What is a real solution to the end of the monopolization of the name is that neither country, neither Greece nor FYROM, have the word Macedonia as a constituent of their national name, ethnic identity, etc. After all the Greeks have the upper hand since the Macedonians of Greece continue to speak the language of the ancient Macedonians, maintain some of their customs, many of the original Macedonian names of the land, live in most of what was in ancient times considered Macedonia, have a good continuity with an administrative province called Macedonia since ancient times, part of the Roman and Byzantine empires that used the Greek language as both the official and popular language almost at all times. Therefore, if the Greek state is not going to have the word Macedonia in its name, it is quite clear that in no case should another state have it in its name either to avoid monopolization.Paul's Missionary Journeys
There remains the issue of what the name of the country should be if neither country should use the word Macedonia in its name. There is no record whatsoever of a Slavic Macedonia until 1945. However, the inhabitants of that country in 1945 had ancestors. Their ancestors must have had names describing their ethnic groups, tribes, etc, whether Albanian, Slavic or other. These names were certainly not Greek, for example the name Macedonian could have not been one of them. There are countless records of the Albanian Gheg group and of the Slavic Sklavini, the Scordici, the Bulgars or Bugari and the Slavonic tradition. In addition to the Slavs and Albanians, there lived in the country groups whose languages have been forgotten although placenames such as Field of Mustafa or Kumanovo remind us of their presence. Still before those, there were the ancient Paeonians, Agrianes and Dardanians but never the Macedonians. Experts in the field can no doubt unearth additional tribal names, Albanian, Slavic and other affiliated with the history of the people of the FYROM.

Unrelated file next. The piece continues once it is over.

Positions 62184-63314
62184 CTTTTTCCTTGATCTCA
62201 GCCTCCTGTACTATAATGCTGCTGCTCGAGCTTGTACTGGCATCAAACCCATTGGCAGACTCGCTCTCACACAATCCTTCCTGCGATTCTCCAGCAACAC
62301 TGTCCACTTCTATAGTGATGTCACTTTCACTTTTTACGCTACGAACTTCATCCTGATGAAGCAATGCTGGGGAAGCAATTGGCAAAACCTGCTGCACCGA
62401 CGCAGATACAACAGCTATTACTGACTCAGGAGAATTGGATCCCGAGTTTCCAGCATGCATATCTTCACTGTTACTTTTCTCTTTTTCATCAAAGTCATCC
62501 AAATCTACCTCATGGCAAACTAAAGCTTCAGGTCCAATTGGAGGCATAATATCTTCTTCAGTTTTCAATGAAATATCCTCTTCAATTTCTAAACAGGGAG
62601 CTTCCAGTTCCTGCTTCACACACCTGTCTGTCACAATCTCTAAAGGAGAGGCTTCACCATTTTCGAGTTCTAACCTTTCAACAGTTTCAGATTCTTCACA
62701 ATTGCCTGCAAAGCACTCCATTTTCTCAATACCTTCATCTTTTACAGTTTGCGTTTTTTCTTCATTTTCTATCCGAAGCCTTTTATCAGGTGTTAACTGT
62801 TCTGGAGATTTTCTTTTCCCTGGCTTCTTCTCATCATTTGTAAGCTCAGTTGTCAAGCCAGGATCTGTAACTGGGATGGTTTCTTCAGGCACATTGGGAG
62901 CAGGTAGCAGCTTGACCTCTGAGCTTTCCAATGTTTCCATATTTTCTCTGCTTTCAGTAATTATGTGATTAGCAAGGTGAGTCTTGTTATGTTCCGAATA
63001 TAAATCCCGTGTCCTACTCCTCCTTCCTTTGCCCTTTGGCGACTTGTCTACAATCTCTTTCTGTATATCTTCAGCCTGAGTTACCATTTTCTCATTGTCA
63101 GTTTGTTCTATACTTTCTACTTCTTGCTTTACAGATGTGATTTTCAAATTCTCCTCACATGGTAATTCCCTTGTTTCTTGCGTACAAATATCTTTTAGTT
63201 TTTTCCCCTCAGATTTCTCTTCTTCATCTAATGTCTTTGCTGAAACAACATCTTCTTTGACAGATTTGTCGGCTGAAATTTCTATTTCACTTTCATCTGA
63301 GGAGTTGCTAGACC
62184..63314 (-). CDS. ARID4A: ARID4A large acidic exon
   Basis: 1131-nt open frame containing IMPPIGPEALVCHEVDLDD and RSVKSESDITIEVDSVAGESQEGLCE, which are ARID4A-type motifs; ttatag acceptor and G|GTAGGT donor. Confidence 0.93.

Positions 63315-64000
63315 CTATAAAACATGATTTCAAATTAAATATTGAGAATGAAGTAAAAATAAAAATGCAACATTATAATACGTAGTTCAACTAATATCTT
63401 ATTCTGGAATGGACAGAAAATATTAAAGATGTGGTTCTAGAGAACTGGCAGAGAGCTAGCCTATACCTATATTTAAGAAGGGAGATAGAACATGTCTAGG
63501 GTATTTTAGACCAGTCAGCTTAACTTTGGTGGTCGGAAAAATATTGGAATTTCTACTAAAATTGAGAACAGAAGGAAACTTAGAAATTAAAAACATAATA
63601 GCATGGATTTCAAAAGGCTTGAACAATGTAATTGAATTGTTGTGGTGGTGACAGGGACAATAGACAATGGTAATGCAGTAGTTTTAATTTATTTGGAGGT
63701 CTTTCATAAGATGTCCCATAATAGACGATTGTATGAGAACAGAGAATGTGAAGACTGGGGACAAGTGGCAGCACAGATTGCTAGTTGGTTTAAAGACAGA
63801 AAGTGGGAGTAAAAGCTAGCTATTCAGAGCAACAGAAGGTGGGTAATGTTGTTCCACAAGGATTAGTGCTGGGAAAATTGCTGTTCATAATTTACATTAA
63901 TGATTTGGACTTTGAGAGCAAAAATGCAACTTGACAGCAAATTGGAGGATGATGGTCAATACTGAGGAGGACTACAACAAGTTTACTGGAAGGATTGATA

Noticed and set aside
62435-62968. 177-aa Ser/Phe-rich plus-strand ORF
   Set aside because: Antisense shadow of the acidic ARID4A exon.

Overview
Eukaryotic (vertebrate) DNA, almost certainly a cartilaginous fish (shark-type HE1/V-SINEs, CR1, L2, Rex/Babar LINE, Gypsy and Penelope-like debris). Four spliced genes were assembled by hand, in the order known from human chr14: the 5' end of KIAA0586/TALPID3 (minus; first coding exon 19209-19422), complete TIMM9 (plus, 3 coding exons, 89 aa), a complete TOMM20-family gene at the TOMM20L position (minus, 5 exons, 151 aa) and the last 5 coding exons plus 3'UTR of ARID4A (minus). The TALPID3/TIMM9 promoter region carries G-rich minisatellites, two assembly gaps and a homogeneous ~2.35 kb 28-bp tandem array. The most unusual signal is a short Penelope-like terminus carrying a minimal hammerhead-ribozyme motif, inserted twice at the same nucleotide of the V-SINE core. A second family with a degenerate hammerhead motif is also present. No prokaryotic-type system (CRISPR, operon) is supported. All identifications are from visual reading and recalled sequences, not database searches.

There are, moreover, many regional names given to that part of the Balkans in older European maps such as
Uskup – the name of an Ottoman province that included much of the area of FYROM in an 1830 map of Turkey in Europe by Sidney Hall, published in London by Longman, Rees, Orme, Brown and Green
Ghiustendil – another province that included part of modern FYROM from the same map of Turkey in Europe by Sidney Hall but also found in another map from 1830 by the Society for the Diffusion of Useful Knowledge (Great Britain) published in London by Chapman and Hall.
Servia – perhaps South Serbia as known briefly after the Balkan Wars, as shown in a map titled “A general map of Turkey in Europe, Hungary &c.” by Herman Moll published in London by Thos. Bowles and John Bowles in 1732.
Kosova – perhaps South Kosova, from a Turkish map of the Ottoman period
Bulgaria – perhaps West Bulgaria, from a map of Greece by Cantelli de Vignola from 1689.
Topliza – from a 1581 map by Abraham Ortelius, Graeciae Universae Secundum Hodiernum Situm Neoterica Description
With such abundant historical and geographical resources, choosing a name for the country would be a case of being spoilt for choice. The FYROM government has signed an international Agreement to adopt a name that would not offend Greece. It is obviously quite unnecessary to adopt for the country a new name from the Greek language, that of the Macedonians, especially if they truly wish to convince the world that they respect and wish to promote their Slavic and Albanian languages and their ethnic identities.